Theatrhythm Final Fantasy Detailed

By   /   Jul 13, 2011


Rhythm Video games are surprisingly popular among hand-held console owners, and it was well expected that we’d see a game from the genre for the Nintendo 3DS. But barely anyone was expecting that Square Enix would be the one releasing a rhythm-action videogame, let alone a Final Fantasy one. That’s right; SE is cooking up a new Final Fantasy game for hand-held consoles, with its focus being on the 3DS.

The rhythm-action Final Fantasy game, called Theatrhythm Final Fantasy for its theatrical game-style, is currently being worked on. Though not even the Japanese version is closed to being finished, there is clear conformation that a Western version will come out shortly after the Japanese version hits the markets.

So what are exactly the features of this new game? Well, let’s start off but introducing the storyline. The game follows the events of the gods of Chaos and Cosmos. The space between the two is known as ‘Rhythm’, and it originates a crystal within itself that controls music. However, Chaos has caused the crystal to become disrupted, and the only way to restore it is to increase a certain music wave called ‘Rizpo’.

Theatrhythm Final Fantasy

The game will consist of chibi avatar versions of renowned Final Fantasy characters such as Lightning, Cloud, Onion Knight, and etcetera – though to be honest the models aren’t too appealing. Character models are odd-looking with strange almost-static expressions; and their boxy physique and dollish faces are, to be very frank, scary.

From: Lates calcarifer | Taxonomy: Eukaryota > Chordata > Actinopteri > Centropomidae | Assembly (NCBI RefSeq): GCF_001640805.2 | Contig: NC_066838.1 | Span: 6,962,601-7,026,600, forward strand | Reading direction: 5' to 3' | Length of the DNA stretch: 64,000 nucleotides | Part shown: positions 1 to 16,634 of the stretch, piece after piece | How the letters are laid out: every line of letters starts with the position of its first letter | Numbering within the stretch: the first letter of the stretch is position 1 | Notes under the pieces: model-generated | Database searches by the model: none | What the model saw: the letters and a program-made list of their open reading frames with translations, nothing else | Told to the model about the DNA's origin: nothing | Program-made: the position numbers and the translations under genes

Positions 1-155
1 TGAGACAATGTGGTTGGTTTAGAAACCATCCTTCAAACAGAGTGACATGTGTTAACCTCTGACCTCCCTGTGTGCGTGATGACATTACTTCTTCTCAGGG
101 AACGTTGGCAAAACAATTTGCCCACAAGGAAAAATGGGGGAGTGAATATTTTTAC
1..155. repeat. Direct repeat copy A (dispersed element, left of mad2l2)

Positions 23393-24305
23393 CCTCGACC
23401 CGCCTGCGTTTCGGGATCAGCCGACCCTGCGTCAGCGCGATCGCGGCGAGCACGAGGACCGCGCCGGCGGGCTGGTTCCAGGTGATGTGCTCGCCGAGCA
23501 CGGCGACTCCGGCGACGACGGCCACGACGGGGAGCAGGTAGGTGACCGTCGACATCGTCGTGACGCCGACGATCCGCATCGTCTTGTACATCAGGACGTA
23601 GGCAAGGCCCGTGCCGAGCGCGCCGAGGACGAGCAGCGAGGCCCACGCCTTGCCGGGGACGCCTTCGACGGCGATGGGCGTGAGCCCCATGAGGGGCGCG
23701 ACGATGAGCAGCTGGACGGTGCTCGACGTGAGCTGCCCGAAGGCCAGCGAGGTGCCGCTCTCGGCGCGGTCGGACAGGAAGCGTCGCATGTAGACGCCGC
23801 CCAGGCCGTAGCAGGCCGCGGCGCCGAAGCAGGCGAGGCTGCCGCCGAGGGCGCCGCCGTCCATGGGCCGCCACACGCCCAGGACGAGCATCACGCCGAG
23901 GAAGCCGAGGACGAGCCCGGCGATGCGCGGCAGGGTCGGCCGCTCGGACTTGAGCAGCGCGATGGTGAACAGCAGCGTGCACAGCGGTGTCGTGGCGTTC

As far as the gameplay is concerned, players take control of four known FF characters and select a FF game from the first FF to FFXIII. Each game has three stages known as field, battle, and event, with every stage having different mechanics than the other.

Completing stages allows your characters to level up. You can even collect items during the game to give your character(s) enhancements. In addition to the entire above bit, you also get to unlock music and movie scenes as you progress onwards in the game.

Most of the content is acceptable for any rhythm-action video gamer, except for the character avatars, which we’re really hoping will get a face lift by the time the game is about to get released.

We still don’t have a release date for the game, so the common guess would be there is a lot of work to be done before we could see it even in the Japanese version, let alone the Western version.

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